Lessons in harmony

One of Scotland's big successes is its specialist music schools, four centres of excellence funded by the Scottish Executive. Miranda Fettes reports

raditionally, specialist music education has been the domain of the independent school system. Providing music schools is something which states in Europe don't do, as a rule. Except Scotland, that is.

The Scottish Executive funds the country's four centres of excellence in music through its Excellence Fund. They provide specialist music education in addition to the full curriculum of their host school, with many pupils progressing to prestigious conservatoires and Royal Colleges of Music.

Tudor Morris, director of the City of Edinburgh Music School, based in Broughton High and Flora Stevenson Primary, says 63 per cent of the school's leavers go on to conservatoires and music colleges around the UK, predominantly the Royal Northern College of Music in Manchester and the Royal Scottish Academy of Music and Drama in Glasgow. Many have also gone to London to the Royal College of Music, the Royal Academy of Music and the Guildhall School of Music and Drama. And 35 per cent go on to university, about half to study music.

"The Royal Northern College is popular because of a joint course with Manchester University that is incredibly demanding but can lead to a double first (class degree)," says Mr Morris.

"Some students go abroad, to music colleges such as Berklee College in Boston, the American School of Modern Music in Paris and the Juilliard and Manhattan School of Music in New York."

The City of Edinburgh Music School has 50 pupils from P2 to S6, of numerous nationalities. Sixty per cent are local, 20 per cent come from the rest of Scotland and 20 per cent from further afield. The past five years have seen pupils from Peru, Russia, Korea, China, Japan, Spain, Germany and Mexico, playing everything from piano to alphorn.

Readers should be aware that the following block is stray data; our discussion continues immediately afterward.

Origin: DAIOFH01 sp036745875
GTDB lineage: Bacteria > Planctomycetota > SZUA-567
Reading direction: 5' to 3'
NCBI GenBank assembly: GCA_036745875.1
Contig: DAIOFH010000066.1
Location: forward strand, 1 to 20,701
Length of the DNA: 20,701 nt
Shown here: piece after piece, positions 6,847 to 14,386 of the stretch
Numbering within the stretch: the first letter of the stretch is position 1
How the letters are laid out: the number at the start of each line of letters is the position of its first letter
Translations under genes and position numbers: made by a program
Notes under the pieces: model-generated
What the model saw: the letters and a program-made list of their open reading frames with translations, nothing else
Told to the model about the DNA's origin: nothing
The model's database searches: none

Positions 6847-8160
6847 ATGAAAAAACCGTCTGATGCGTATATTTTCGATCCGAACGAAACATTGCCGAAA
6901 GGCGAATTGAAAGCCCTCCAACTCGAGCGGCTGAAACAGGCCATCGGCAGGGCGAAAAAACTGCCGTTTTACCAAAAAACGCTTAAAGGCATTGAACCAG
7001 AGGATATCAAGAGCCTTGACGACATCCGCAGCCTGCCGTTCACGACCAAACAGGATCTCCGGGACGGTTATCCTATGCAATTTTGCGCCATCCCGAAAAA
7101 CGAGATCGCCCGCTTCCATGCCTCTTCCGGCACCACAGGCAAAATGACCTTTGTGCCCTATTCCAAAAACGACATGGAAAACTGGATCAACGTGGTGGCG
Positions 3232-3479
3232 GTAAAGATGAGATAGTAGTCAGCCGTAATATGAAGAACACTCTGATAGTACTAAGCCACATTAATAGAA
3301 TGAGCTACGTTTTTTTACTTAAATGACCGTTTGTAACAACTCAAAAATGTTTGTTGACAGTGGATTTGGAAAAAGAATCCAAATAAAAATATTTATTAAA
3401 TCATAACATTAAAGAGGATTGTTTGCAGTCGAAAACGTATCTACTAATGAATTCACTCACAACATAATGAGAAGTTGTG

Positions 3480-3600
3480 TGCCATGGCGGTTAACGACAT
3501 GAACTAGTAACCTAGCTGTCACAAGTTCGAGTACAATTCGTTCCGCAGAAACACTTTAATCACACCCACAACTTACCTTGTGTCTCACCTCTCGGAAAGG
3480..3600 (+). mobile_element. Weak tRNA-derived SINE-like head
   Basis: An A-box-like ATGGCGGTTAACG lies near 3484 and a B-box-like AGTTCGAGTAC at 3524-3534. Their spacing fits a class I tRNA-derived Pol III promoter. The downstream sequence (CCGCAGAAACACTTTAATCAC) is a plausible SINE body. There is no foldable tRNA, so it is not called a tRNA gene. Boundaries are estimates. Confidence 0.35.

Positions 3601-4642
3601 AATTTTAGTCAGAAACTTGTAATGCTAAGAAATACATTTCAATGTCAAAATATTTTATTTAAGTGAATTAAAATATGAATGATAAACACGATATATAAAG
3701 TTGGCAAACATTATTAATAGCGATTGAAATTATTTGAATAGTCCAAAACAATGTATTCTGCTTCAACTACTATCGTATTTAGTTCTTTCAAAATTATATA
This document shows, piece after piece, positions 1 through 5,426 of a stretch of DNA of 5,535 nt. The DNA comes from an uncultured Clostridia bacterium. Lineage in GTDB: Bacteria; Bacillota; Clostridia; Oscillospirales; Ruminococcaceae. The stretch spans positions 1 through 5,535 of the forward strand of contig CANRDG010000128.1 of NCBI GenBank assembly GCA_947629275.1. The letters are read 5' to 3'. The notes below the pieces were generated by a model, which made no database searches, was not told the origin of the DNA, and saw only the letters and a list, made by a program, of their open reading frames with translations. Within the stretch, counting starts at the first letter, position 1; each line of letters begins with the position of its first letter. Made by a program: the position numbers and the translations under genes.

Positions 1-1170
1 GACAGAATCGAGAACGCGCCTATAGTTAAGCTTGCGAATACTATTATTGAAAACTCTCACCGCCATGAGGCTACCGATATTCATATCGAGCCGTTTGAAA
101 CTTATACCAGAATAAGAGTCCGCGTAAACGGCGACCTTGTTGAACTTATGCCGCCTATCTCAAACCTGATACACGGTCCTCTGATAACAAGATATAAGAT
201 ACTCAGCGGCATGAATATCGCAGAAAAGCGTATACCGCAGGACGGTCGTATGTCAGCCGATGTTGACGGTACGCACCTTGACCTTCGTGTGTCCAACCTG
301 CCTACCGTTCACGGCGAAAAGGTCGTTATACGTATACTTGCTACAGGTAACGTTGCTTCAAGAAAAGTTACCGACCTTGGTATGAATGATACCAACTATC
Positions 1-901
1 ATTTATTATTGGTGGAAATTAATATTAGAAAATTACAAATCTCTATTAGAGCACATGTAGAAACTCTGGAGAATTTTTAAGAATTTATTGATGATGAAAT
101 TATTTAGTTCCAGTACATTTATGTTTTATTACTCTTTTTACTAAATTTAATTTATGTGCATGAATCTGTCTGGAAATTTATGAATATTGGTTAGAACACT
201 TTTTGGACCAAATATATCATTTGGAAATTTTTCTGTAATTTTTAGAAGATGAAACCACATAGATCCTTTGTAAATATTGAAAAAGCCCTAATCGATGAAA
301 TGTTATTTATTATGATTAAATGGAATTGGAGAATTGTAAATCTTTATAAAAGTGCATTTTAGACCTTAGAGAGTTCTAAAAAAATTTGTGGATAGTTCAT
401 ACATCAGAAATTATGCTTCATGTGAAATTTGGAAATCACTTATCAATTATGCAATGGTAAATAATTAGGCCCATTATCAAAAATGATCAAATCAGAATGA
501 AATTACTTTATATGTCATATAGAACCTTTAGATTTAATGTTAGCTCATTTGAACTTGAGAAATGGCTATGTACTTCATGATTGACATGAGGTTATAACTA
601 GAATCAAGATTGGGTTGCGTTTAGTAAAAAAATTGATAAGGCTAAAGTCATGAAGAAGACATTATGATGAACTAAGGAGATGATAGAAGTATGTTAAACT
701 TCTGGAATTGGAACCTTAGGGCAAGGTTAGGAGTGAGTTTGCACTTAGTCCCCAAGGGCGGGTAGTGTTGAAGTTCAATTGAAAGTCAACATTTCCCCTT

It is becoming the first official "Steinway school" in Europe, with Steinway pianos replacing others. "It's quite a prestigious partnership,"

says Mr Morris.

Public performing plays an important role in the school's profile. "We played for the opening of the new Scottish Parliament, the millennium Hogmanay celebrations, royalty and visiting world leaders," he says. "Music school students performed at over 60 public performances last session, including the opening of the national Mod."

They recently performed with the three other music schools in a concert at The Hub in Edinburgh - the first time the schools have performed together - to an invited audience of civil servants, educationists, HM Inspectorate, musicians, teachers and parents.

Pupils follow the normal timetables of Broughton High and Flora Stevenson Primary, but are taken out of mutually agreed lessons. The primary pupils do two half-hour music sessions a day; in S1 and S2, a quarter of the lessons are specialist music; the proportion rises to half by S5 and S6.

"We try to get whoever would be the best match to come and work with them,"

explains Mr Morris. "If someone's doing traditional music, we'd ask somebody like Aly Bain to come in. If someone wanted to be a rock singer, we'd ask Shirley Manson (of rock band Garbage), a former pupil."

"We fast-track them in academic subjects to create time further up the school. They nearly all leave with five Highers and an A-level in music.

"A large proportion of our students have additional academic needs," he says. "I am not sure if this is coincidental or maybe linked to being gifted and using music as an important means of self-expression. Among the recent specialist students are children also coping with Asperger's syndrome, dyslexia and severe emotional problems."

Dougie Pincock, director of the the National Centre of Excellence in Traditional Music in Plockton, Wester Ross, feels the music schools are "one of the very few success stories of the Scottish Executive", along with the sports school and dance school, because they are genuinely accessible.

"The opportunity is there for the pupils and it doesn't matter how poor they are or where they come from. The only criterion is ability."

Pupils from all over Scotland board in the school hostel at Plockton High.